From Performative Allyship to Actionable Allyship
We’ve all heard the stories.
- The brand that posts rainbow flags all through Pride month only for it’s LGBTQ employees to feel like they can’t openly be themselves in the workplace
- The workplace that says ‘black lives matter’ while having an all-white team and no D&I goals in place
- The organisation that goes big on International Women’s Day while underpaying their female employees
This is performative allyship: when organisations offer surface-level support for the sake of their brand image, without taking any steps to affect real change. Performative allyship doesn’t go unmissed by employees. A survey by Catalyst found that only 1 in 4 employees viewed their organisation’s racial equity policies as genuine. However when the efforts were viewed as genuine, employees had a far better work experience, especially those who come from ethnic minority backgrounds. In the age of the Great Resignation, making strategic steps to improve diversity and foster inclusive workplaces is necessary for retaining today’s workforce.
Organisations can move past performative allyship by taking meaningful steps that show that they’re an ally all year round - not just during Pride or Black History Month.
Firstly, what is an ally?
An ally is someone who is willing to stand with those from underrepresented groups, to speak out and take action against inequality and discrimination. Allyship in the workplace means acknowledging the privileges that majority groups have and acting to ensure that all workers have the same opportunities. It’s an ongoing practice that is best demonstrated through the Ally Continuum (detailed more here) which can be used to assess where you are on your allyship journey.
How can workplaces practice allyship?
- Focusing on building inclusive workplaces. Before making any grandiose external statements about championing inclusivity, organisations should assess their workplace culture first. Employees view D&I statements as genuine when they actually align with company practices. Is there a diverse team who feel supported at work and comfortable being themselves? Is there a D&I strategy in place to make sure women and minorities are progressing into leadership positions? Company culture speaks volumes about how much businesses really care about inclusivity. Show that your efforts are more than just a marketing strategy by committing to creating an inclusive workplace where employees from all backgrounds thrive and succeed.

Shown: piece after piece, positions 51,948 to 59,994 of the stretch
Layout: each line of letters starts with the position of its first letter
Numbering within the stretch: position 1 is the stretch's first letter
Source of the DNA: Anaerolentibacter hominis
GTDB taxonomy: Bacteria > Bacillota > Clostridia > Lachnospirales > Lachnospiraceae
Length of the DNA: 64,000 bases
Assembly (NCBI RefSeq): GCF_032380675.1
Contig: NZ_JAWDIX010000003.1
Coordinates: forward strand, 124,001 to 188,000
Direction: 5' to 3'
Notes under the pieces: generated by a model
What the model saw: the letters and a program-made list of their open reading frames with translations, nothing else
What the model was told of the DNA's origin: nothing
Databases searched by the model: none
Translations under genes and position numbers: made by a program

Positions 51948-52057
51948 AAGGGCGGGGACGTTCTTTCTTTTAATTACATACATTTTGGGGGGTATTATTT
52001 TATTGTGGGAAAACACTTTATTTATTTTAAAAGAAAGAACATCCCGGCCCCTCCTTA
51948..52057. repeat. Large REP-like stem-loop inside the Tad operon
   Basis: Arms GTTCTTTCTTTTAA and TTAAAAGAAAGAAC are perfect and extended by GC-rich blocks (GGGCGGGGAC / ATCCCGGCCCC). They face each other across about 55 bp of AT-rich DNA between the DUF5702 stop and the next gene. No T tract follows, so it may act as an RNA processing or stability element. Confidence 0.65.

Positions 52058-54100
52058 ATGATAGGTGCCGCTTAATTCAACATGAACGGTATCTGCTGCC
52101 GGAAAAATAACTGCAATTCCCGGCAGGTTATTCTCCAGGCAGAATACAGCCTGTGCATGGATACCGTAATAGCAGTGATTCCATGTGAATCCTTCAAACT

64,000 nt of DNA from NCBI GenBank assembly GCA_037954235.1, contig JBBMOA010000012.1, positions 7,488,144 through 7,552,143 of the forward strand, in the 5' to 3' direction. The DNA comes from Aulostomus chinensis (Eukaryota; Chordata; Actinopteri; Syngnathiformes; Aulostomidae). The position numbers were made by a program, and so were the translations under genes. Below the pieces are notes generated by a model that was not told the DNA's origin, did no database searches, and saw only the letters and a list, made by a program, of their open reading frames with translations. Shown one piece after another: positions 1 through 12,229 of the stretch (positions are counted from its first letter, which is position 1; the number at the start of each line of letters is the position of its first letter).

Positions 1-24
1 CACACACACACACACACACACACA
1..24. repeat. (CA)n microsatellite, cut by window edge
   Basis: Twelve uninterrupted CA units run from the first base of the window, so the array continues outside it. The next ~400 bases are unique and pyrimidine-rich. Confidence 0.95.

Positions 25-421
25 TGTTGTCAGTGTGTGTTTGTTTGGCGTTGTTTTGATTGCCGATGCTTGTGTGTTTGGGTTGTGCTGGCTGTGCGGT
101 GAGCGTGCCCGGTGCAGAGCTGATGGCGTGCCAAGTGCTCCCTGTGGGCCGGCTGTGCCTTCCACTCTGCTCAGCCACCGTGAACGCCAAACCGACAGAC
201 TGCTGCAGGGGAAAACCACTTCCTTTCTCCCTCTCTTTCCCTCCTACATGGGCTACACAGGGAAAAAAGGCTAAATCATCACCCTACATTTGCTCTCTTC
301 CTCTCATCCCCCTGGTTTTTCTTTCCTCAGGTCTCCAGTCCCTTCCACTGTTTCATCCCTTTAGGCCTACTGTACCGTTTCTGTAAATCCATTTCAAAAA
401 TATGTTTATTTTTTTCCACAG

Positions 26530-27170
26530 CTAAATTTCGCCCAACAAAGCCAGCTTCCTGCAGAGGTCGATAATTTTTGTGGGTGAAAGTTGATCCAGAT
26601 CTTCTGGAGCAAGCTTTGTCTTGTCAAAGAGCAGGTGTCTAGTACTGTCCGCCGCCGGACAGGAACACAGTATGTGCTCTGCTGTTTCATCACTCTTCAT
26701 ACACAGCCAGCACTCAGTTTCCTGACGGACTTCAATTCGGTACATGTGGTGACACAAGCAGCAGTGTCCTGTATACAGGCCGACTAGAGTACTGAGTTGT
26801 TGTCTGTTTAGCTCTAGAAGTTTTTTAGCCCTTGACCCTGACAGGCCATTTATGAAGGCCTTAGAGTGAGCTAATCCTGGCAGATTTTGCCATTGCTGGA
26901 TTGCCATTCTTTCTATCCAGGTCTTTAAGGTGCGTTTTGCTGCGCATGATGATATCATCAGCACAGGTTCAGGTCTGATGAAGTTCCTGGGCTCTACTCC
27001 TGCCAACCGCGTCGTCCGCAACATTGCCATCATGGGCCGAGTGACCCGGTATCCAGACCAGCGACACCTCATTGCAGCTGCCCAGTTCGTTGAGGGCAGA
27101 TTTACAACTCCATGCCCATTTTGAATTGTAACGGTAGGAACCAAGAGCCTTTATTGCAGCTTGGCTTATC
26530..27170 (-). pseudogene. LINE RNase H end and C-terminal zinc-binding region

- Educating employees on bias and inequalities in the workplace. Help employees along their allyship journey by providing diversity training and education. White employees should learn about the history of systemic racism to understand how it plays out in today's working world and how they can combat it in their own workplace. Male workers should understand women’s experiences at work to become aware of the role that bias plays in preventing female progression. Understanding different experiences is the first step towards becoming an advocate who calls out bias and bad behaviour, and supports colleagues from underrepresented backgrounds.
- Sponsoring underrepresented employees. Employees act as allies when sponsoring colleagues from underrepresented groups by vocally advocating for their work and boosting their reputation as a result. Research has proven that sponsorship can be “critical to Black women’s access to significant training, development, and networking opportunities and advancement. ” Source. Sponsorship could look like sharing an underlooked colleague’s abilities and achievements with senior leaders, nominating them for promotions or recommending them for learning opportunities.
- Mentoring minority employees. Mentorship can have a powerful impact on the professional development of minority employees who have historically been held back by lack of connections and biases working against them. Unfortunately, research from LeanIn found that senior-level men in the UK are 2x more hesitant to spend time with junior women than junior men. The same report also found that 62% of women of colour feel held back by the lack of an influential mentor.
“If fewer men mentor women, fewer women will rise to leadership. As long as this imbalance of power remains, women and other marginalised groups are at greater risk of being overlooked, undermined, and harassed.” Source.
Having a mentor to share knowledge and networks can radically boost career pathways. Studies from Cornell found that mentoring programmes boosted minorities at management level from 9% to 24% and dramatically increased promotion and retention rates for women and people from ethnic minority backgrounds from 15% to 35%. Source.
- Developing coaching skills. Coaching is a critical tool for inclusive organisations as it empowers managers and their direct reports with crucial communication skills that lead to open conversations and empathetic relationships. Developing good listening skills is important for allies who need to genuinely understand the experiences of others and take on feedback constructively. These trusted relationships help to build empathy throughout the organisation, which has proven to boost inclusion efforts. Catalysts’ report found that “when senior leaders demonstrated empathy, people of colour were more likely to perceive their organisation’s racial equity policies as genuine. In turn, genuine racial equity policies led to increased experiences of inclusion. Altogether the joint effect of leader empathy and genuine policies is substantial.”
Our ‘Be A Leader, Build A Leader’ programme provides professionals with coaching skills by showing them how to ask the right questions, listen actively, lead with empathy and empower their team members - all the skills that are needed to be more inclusive.